It becomes clear how Russia is seen as a reference point for all the parties in the battlefield. Obviously, this does not mean Moscow dominates uncontested, or that it has not to face problems with its allies. On the contrary, it means Putin is now spending time and credibility on the search of a new balance. The US has tried as well, being challenged on several sides. The first is the inability to wipe away Daesh without establishing a transition phase between regime and rebels. The second is the inability to prevent Moscow to use the Syrian war as a showcase to declare its willingness to stop hostilities. On these points, the US has so far failed miserably. Yet, it should be clear that Russian intervention has a final date for the success of the diplomatic solution, and that will be precisely when Aleppo returns under regime control[8]. Without Syria’s largest city, neither Putin nor Assad will ever agree on ending the war, because they would be out of control of Syria’s central gateway. Aleppo has always been the largest city and economic hub, and now is the most vital strategic prize remaining in the conflict. The latest indiscriminate massacres seem to testify the importance of Aleppo[9]. The situation is further complicated by the lack of a long-term strategy in the US administration, being relegated to a diplomatic role. Some critics agree in affirming that the situation would not run so far out of control if the US had intervened more courageously over a year ago. However,  Washington had one primary goal: to prevent the US from becoming involved in another war in the Middle East, a lesson learned from the devastating war in Iraq[10]. Nevertheless, military support was provided, but insignificant compared to the one Assad received from its allies.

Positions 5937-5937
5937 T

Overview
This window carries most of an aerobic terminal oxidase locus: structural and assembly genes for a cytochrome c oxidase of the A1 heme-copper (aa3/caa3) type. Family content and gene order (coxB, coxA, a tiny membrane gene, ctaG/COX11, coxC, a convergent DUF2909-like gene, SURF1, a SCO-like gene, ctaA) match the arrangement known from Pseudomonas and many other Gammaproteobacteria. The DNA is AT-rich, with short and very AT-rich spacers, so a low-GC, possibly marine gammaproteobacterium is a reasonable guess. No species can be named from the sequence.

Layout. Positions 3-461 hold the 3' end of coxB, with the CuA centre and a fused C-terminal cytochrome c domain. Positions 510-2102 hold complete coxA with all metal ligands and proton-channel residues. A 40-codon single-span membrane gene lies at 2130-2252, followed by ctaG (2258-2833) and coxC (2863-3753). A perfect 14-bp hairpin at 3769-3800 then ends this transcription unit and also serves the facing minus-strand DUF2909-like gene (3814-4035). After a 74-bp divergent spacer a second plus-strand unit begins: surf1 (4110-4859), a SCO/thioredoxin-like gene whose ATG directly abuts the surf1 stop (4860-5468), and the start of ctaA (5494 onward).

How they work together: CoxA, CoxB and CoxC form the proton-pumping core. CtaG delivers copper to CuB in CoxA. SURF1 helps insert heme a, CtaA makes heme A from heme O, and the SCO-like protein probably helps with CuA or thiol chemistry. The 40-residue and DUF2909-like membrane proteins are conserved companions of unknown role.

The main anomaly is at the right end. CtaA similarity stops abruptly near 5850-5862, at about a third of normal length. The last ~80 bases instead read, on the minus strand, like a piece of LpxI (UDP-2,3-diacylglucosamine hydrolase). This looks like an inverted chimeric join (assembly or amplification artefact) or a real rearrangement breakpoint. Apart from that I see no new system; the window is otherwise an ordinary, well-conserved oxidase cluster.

The US administration seemed to believe the payoffs from action were uncertain, with unacceptable high costs. On the other side, advocates of interventionism simply assert that American intervention could improve the lives of Syria’s citizens, bringing to an end the conflict. The US government was very strong since the beginning on taking into account the legacies of failed interventions. Therefore, the administration has been very cautious in avoiding the mistake of supporting the “wrong” rebels, so they have refrained from becoming involved at all, deciding to focus their efforts on defeating Daesh.